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and RAMON V. DELFIN, respondents.
RamonDelfin (private respondent) filed an application for a parcel of land
located in Valenzuela, Bulacan. It was granted and now covered with an
OCT issued by the Registry of Deeda, Bulacan.
Delfin as an applicant, filed for a petition for Writ of Possession against
spouses Francisco and BasilisaEsconde, as they have been occupying the
said land. Subsequently, on March of 1978 the opposition filed by the
petitioner was denied by Judge Bautista. Moreover, Judge constantino,
who took over the same branch presided over judge Bautista issued an
order for Writ of Possession against the spouses. Immediately, petitioner
filed a motion to quash which was denied.
Petitioner then filed complaint for conveyanceagainstDelfin which was
rebutted by the latter via motion to dismiss on the ground that (1) the cause
of action, if any, is barred by re judicata (2) the complaint fails to state
sufficient cause or causes of action for reconveyance and (3) the plaintiff is
barred by prescription or laches from filing the case.
Thereafter, petitioner filed a rejoinder to motion to dismiss and motion for
leave of court. The sheriff then, upon the courts order, delivered
possession to Delfin however he was barred in entering the premises.
Delfin filed a motion for an Alias writ of possession which was granted.
The sheriff turned over the possession to the representative of Delfin,
however, when the latter went to the premises he was again barred by the
petitioner. Then, Delfine asked for demolition and he moved for a second
alias writ of possession which was again, granted.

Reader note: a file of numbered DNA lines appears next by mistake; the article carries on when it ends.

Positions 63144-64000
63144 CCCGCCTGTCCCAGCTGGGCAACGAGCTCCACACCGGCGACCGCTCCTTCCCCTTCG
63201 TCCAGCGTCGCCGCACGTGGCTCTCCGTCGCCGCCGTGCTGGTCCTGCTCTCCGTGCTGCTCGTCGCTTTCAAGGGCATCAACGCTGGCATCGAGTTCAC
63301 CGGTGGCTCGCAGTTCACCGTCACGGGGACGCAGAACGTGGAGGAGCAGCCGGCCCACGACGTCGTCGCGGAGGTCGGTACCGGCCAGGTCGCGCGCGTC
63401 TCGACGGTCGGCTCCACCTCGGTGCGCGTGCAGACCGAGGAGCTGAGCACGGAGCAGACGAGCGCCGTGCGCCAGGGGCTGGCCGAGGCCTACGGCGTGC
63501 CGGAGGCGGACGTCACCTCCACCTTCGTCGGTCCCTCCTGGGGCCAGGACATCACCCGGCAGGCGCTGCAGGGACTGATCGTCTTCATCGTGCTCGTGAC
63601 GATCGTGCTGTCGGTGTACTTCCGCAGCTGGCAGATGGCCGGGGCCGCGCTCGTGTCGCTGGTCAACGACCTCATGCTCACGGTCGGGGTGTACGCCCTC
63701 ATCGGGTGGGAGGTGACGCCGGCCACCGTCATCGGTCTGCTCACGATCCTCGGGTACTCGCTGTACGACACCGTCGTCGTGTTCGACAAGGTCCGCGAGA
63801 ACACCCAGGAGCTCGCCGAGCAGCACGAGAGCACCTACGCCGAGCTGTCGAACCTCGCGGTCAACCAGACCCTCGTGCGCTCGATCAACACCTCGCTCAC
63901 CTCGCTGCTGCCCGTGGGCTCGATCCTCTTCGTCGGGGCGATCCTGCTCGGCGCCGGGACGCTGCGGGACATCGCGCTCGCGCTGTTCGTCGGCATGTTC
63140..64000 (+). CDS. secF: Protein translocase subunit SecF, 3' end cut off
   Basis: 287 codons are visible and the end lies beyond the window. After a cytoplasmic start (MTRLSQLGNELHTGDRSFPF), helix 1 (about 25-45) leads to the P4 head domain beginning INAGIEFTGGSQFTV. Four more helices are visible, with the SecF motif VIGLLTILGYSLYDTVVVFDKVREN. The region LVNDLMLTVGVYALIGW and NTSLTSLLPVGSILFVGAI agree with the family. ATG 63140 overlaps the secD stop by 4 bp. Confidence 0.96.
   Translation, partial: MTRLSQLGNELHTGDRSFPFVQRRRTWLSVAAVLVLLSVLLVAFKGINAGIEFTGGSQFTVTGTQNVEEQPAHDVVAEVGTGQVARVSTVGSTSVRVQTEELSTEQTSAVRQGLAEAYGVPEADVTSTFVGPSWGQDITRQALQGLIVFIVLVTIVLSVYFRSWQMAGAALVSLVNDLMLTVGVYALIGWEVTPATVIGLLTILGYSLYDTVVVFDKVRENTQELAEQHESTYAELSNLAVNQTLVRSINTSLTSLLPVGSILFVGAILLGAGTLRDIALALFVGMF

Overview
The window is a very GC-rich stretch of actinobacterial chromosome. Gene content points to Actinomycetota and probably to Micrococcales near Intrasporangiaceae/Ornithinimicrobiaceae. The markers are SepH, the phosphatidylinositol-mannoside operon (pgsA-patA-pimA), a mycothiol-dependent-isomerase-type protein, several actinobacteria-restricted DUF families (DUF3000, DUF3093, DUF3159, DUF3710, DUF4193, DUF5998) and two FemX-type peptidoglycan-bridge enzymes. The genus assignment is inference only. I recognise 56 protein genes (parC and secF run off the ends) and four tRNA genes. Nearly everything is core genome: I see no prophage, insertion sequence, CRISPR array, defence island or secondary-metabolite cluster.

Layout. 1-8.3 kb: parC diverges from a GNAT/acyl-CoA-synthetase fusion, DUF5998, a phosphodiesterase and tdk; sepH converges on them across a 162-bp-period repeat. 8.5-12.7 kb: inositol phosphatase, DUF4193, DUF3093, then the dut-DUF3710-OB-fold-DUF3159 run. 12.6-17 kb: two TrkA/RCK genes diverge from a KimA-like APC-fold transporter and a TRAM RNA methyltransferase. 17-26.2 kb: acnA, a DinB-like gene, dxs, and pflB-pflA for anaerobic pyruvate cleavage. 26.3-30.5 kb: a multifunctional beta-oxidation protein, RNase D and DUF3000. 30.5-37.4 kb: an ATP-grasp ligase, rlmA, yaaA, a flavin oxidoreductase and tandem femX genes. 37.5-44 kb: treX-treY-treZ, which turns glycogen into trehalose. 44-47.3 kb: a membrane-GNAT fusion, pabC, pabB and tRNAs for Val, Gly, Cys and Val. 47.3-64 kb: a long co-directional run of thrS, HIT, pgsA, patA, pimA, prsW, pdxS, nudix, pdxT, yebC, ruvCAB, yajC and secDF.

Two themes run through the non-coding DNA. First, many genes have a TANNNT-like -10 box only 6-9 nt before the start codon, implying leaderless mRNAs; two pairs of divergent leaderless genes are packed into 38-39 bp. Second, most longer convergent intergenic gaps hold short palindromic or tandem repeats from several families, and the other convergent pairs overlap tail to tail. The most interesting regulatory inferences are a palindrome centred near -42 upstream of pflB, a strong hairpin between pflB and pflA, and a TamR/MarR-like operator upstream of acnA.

Subsequently, the writ of reconveyance filed by the petitioner was
dismissed. After which motions and motions have been filed. The second
resolve the issue, a temporary restraining order directing the sheriff and
Delfin to refrain from enforcing and/or carrying out the third alias writ of
possession. Petitioner then filed motion to amend the resolution and TRO,
either nullifying third alias writ of possession served orto issue a mandatory
injunction which was denied by the said court.

Whether or not action for reconveyance is the proper remedy.
An action for reconveyance is a legal and equitable remedy granted
to the rightful owner of land which has been wrongfully or erroneously
registered in the name of another for the purpose of compelling the latter to
transfer or reconvey the land to him. The prevailing rule in this jurisdiction
does not bar a landowner whose property was wrongfully or erroneously
registered under the Torrens System from bringing an action, after one
year from the issuance of the decree, for the reconveyance of the property
in question. Such an action does not aim or purport to re-open the
registration proceeding and set aside the decree of registration, but only to
show that the person who secured the registration of the questioned
property is not the real owner thereof. An ordinary civil action for
reconveyance does not seek to set aside the decree but respecting the
decree as incontrovertible and no longer open to review, seeks to transfer
or reconvey the land from the registered owner to the rightful owner.
Under the circumstances in the case at bar, it is apparent that
reconveyance is not the proper remedy. There was no proof of irregularity
in the issuance of title, nor in the proceedings incident thereto, nor was it
established that fraud had indeed intervened in the issuance of said title,
and the period of one year within which intrinsic fraud could be claimed had
long expired. Under similar conditions, the Court ruled that the land should
be adjudicated to the registered owner that: "Justice is done according to
law. As a rule, equity follows the law. There may be a moral obligation,
often regarded as an equitable consideration (meaning compassion), but if
there is no enforceable legal duty, the action must fail although the
disadvantaged party deserves commiseration or sympathy."
An action for reconveyance of real property on the ground of fraud
must be filed within four (4) years from the discovery of the fraud. Such
discovery is deemed to have taken place from the issuance of an original
certificate of title.